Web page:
AMANDARI (link) (instagram)
Location: Jalan Raya Kedewatan, Ubud
Year built: September 1989.
Architect: Peter Muller from Sydney, Australia
Ethos: modern Balinese village, located around terraces and the only resort located close to a temple
Bali is like an oasis for the senses – the scenery, the people, the food, and the pace, each have their own distinct, unique qualities, but together, act as a respite for the mind and body. This trip to Bali gave me focus and mental clarify by giving me the chance to completely immerse myself in nature (one of the best things about being in Ubud.) This time, I stayed at Amandari, which is the sister property of the first Aman resort, Amanpuri in Phuket. Being in Bali is like being transported to a different world where you can focus on yourself, the earth, and your thoughts, but with Amandari’s tailored wellness programs, it gave my trip an added boost of peace and calm.
The entire property is modeled after a modern Balinese village, complete with guest suites made of alang-alang roofs and interiors constructed from coconut and bamboo. It feels like you’re living in your own secluded part of Bali with all the comforts and pristine service standard of Aman properties. The Balinese believe Amandari is built on sacred ground, and with its location hundreds of steps away from a temple, there is a serene atmosphere at every turn. We stayed at a one bedroom villa that had two floors with a private pool overlooking the jungle. While the villa had everything we would need and more to enjoy the trip, the resort also has a pool overlooking the Ayung Valley, restaurants, and a beautiful spa. Every morning, I had the pleasure of meditating to the nature’s sounds of birds, wind, and water. I also took full advantage of the daily morning yoga classes offered at the resort. If I could start every morning like this, I would never have a worry in the world.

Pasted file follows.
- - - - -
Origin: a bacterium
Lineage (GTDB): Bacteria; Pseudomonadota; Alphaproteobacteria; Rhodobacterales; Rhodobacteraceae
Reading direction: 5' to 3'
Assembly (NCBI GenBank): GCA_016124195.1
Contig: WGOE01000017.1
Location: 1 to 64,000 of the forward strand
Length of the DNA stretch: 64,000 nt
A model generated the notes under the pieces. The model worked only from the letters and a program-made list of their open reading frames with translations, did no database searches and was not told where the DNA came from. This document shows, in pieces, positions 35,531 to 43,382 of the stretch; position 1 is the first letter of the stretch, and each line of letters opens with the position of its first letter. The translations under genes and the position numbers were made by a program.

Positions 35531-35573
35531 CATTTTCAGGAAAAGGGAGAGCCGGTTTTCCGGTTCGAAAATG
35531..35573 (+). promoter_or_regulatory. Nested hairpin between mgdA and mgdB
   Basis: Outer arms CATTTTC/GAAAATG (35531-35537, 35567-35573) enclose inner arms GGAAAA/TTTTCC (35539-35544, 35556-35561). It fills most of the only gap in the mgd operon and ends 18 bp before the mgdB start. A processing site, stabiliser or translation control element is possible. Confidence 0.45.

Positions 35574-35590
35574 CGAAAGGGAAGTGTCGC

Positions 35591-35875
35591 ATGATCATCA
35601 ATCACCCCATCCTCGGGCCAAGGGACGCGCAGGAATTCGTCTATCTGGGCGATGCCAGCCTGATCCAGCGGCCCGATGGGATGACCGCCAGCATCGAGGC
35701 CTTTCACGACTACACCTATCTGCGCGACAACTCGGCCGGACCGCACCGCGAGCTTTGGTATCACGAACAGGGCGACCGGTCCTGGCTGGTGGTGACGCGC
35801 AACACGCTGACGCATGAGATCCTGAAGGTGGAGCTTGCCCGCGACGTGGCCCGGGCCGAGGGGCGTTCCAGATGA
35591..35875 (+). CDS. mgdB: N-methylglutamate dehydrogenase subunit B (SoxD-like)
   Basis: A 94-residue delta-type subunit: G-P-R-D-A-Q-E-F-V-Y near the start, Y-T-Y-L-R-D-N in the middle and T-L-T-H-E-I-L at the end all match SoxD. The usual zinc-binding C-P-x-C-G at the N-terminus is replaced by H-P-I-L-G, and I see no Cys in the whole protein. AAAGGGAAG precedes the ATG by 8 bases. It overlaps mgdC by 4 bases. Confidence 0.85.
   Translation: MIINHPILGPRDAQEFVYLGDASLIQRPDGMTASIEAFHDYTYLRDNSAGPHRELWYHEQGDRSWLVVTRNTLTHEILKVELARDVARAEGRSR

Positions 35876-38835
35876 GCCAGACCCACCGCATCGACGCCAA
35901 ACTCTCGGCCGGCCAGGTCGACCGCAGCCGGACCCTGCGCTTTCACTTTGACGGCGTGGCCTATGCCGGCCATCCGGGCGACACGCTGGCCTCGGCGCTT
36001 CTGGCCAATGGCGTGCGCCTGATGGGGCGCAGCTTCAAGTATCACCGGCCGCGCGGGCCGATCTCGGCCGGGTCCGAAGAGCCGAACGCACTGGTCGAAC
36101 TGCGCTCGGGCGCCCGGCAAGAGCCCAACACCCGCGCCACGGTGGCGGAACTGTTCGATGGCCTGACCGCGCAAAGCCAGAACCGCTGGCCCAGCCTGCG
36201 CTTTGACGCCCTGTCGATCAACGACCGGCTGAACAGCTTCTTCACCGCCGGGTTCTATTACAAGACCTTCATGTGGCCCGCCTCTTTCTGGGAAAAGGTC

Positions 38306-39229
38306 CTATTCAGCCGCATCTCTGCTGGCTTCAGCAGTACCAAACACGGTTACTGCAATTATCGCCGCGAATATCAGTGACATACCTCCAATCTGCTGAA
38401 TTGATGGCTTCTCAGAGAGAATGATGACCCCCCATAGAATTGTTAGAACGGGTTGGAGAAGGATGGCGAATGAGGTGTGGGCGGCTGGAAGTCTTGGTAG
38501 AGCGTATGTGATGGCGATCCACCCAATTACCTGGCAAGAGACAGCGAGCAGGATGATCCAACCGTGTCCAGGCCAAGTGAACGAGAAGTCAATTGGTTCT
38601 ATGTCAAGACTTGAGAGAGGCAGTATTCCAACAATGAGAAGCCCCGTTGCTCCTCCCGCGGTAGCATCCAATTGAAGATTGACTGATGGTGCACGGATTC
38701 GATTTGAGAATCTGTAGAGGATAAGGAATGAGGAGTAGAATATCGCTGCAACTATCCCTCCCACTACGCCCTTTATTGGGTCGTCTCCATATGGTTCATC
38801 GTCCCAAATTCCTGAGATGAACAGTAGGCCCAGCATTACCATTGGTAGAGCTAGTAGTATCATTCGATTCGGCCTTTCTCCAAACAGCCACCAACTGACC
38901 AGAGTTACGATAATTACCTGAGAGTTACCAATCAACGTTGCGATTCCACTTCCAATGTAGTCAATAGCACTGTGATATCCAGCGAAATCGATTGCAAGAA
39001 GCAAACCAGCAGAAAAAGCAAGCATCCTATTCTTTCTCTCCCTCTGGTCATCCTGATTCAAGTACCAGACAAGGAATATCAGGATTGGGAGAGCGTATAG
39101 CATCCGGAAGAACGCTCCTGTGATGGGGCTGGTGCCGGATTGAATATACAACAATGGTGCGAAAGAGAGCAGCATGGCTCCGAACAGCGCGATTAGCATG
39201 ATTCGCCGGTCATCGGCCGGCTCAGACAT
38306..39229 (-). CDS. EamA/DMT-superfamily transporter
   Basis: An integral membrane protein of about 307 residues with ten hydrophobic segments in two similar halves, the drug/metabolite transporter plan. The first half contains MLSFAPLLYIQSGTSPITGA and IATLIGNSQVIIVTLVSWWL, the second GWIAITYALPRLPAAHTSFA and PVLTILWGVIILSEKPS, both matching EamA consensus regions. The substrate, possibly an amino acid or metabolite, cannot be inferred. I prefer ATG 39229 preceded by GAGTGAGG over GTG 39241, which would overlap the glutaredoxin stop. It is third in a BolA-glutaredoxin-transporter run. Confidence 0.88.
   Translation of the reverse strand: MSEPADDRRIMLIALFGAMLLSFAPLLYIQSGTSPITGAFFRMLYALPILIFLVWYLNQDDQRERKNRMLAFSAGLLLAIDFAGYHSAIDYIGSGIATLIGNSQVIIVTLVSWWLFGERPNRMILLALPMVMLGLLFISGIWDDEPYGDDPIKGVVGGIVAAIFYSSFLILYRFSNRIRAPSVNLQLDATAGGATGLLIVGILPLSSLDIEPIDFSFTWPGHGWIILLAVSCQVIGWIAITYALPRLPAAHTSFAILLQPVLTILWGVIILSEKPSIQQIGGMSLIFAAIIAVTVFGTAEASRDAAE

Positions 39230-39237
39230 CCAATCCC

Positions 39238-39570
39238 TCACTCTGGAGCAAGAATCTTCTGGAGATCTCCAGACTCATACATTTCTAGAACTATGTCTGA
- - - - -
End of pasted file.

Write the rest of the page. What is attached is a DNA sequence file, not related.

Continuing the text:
Although we lounged in our villa for most of our stay, we also ventured around the property, which has a path from the resort that goes down to the river where you can find a century old temple. After exploring the area and enjoying the sounds of Ubud, we dined at the open-air restaurant at the resort. It serves authentic Balinese food and international cuisine, but we made sure to take advantage of the local tumeric-scented rice, grilled prawns, and fish sate. After a day of exploring, you can indulge in a volcanic clay wrap spa treatment at Amandari’s spa, decked out with a lotus pond. Most days we found ourselves back at the villa enjoying the beautiful colors of the sunset from our terrace.